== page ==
Ernie Allen, the co-founder of the Center for Missing and Exploited Children, noted that the sexualization of children in America at “younger and younger ages” is a large part of the problem. “We have created compliant victims who think this is how they are supposed to act,” he noted. “We have got to attack demand,” said Allen, who explained that the fundamental problem is that too many adults want to have sex with kids. “It’s time to address real societal change.”

Sorvino praised the “Real Men Don’t Buy Girls” Campaign recently launched by fellow actors Ashton Kutcher and Demi Moore. The campaign hopes to reduce the demand for sexual services from minors.

Sorvino also noted that the Internet is making it much too easy for prostitution to flourish and “has to be addressed.”

Ernie Allen agreed that the Internet is a big part of the problem. He noted the successful effort to get the Internet site Craig’s List to stop selling sex ads, but other sites are still doing business, he said.

The amount of money that can be made from sex trafficking is enormous. Senator Wyden noted that criminals who used to traffick drugs and engage in other criminal activities are moving over to sex trafficking because it’s easier. Allen explained that much of the trafficking of teen prostitutes is “organized crime” with traffickers moving teens from city to city to meet demand.

Natasha escaped from her trafficker 10 years ago. A friend and fellow underage prostitute was being beaten so severely that Natasha feared the friend would die. She ended up calling a friend for help. Eventually the authorities became involved and Natasha was free. However, the psychological trauma she suffered continued to haunt her for years. “I had a very long and dark journey to get to where I am today.”

Natasha is now happily married with a child. She works as a victims’ rights advocate and law enforcement trainer. The lack of resources 10 years ago made it very difficult for girls like her to escape their sexual slavery, and she wants to help young girls and women avoid what she went through. She urged the briefing audience attendees to “please, please fight for this [bill].”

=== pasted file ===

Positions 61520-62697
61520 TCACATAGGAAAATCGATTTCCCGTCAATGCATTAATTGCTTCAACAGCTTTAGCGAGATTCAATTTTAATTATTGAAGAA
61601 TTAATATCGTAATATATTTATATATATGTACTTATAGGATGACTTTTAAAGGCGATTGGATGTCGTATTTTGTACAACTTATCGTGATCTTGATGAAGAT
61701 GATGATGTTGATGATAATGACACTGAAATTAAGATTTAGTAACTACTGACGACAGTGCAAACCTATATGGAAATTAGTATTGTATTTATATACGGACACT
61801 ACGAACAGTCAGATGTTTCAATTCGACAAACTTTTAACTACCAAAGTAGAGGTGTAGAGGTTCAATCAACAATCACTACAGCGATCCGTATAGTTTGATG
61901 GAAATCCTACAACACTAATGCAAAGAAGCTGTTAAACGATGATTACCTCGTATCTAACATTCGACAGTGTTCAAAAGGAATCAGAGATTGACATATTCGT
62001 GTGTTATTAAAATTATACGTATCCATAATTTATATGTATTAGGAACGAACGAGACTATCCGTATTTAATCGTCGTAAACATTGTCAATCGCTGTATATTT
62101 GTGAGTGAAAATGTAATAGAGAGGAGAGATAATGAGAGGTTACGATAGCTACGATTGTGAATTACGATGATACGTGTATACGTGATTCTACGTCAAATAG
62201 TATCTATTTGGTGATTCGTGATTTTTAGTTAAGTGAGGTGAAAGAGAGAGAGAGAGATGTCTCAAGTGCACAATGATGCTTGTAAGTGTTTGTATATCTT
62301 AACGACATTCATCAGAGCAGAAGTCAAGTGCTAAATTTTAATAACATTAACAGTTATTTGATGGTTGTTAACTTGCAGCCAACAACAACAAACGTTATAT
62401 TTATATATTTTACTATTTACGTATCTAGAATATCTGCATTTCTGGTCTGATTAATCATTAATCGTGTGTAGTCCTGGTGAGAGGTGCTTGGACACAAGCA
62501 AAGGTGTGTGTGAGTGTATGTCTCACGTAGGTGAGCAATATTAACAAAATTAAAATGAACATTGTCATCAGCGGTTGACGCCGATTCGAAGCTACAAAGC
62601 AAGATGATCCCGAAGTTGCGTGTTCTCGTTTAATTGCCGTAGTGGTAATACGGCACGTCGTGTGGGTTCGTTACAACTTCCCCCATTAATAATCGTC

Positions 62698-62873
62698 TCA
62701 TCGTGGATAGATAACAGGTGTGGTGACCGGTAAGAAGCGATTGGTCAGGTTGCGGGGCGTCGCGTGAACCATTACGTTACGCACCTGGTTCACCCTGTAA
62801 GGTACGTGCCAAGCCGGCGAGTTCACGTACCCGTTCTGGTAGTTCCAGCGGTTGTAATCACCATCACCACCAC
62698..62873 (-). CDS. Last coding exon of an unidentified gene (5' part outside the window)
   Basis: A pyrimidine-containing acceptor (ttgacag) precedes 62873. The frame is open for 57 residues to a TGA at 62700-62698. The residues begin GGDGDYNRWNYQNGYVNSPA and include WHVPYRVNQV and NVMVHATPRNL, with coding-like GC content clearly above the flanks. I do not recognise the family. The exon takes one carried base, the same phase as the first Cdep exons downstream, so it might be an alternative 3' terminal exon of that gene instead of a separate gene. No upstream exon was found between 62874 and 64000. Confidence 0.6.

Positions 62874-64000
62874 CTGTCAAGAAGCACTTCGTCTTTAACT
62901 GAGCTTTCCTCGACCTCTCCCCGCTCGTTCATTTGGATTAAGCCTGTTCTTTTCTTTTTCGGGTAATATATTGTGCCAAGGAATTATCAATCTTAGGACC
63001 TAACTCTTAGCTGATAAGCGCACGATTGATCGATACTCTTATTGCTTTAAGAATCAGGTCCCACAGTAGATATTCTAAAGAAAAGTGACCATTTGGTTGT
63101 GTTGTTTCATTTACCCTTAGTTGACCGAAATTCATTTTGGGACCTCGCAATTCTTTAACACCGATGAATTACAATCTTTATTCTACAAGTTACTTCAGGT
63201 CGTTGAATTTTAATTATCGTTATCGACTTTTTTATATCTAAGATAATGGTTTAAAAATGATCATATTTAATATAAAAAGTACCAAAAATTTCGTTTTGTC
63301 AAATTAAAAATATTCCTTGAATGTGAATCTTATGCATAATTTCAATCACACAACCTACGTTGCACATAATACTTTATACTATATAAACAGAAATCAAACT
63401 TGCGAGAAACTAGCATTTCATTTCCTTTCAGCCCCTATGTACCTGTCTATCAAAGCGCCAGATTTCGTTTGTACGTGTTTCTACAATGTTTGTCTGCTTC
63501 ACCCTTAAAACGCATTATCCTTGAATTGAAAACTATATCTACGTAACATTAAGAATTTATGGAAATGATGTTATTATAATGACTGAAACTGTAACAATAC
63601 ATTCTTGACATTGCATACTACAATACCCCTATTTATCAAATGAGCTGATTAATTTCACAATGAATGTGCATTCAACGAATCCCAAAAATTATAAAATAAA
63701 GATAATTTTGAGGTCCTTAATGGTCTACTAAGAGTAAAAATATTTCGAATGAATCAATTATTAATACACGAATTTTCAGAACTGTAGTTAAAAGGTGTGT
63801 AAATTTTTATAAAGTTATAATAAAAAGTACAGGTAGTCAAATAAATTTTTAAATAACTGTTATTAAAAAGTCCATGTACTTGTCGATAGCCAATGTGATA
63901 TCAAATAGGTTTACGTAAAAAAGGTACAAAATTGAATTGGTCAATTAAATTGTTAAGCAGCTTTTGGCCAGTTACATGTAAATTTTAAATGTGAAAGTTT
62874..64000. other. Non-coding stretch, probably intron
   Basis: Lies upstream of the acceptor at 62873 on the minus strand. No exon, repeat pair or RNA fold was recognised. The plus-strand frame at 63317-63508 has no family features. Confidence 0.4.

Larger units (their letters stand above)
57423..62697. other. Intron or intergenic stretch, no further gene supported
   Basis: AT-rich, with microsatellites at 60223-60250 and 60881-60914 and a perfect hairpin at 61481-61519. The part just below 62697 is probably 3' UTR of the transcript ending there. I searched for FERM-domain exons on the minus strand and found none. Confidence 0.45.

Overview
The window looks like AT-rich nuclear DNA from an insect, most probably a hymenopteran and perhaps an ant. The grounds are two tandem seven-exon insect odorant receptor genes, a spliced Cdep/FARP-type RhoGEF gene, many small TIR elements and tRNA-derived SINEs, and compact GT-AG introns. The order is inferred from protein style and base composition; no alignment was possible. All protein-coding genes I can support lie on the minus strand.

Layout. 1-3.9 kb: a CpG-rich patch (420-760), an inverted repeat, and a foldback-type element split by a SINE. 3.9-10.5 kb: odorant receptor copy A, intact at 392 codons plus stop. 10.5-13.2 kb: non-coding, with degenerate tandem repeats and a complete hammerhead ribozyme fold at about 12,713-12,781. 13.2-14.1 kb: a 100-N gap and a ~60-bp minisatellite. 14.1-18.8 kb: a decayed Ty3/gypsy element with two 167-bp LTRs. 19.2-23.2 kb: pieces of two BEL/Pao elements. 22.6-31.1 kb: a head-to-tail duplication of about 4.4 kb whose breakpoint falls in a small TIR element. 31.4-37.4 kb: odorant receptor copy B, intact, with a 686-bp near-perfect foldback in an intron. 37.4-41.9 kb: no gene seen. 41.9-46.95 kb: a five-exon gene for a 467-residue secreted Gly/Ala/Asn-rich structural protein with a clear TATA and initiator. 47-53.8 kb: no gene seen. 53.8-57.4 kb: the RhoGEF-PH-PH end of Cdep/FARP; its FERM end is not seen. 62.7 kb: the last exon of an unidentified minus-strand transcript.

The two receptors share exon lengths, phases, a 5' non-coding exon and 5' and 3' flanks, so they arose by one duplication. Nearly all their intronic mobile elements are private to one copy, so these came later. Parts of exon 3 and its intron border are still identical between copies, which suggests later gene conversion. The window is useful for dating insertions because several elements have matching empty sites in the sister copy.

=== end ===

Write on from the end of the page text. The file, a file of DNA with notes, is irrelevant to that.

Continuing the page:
Doug Justus, a 29-year-veteran of the Portland, Oregon police force and the former head of Portland’s Police Bureau’s vice unit, noted that when he first started working on criminal cases involving the trafficking of teens, prosecutors would not take his cases. They saw prostitution as a victimless crime that the public did not care about. Justus participated in trafficking sensitivity training through the Center for Missing and Exploited Children, which trained nearly 300,000 law enforcement officials, and it completely changed his outlook.

In the past, he had driven by teenage prostitutes without really understanding their plight. Now, he knew the young girls should be viewed as victims. He was then able to convince other law enforcement officers and district attorneys to go through similar training. Portland began prosecuting traffickers. Still, he noted, trafficking cases are enormously difficult to prosecute. He told the story of one 13-year-old girl, Emily, who was nearly beaten to death by her pimp. Justus eventually convinced Emily to testify. After her testimony, she vanished and Justus said that informants have said Emily was murdered by her trafficker. The job is the hardest he ever had as a policeman, said Justus. “It kills you—you can’t sleep at night,” he explained.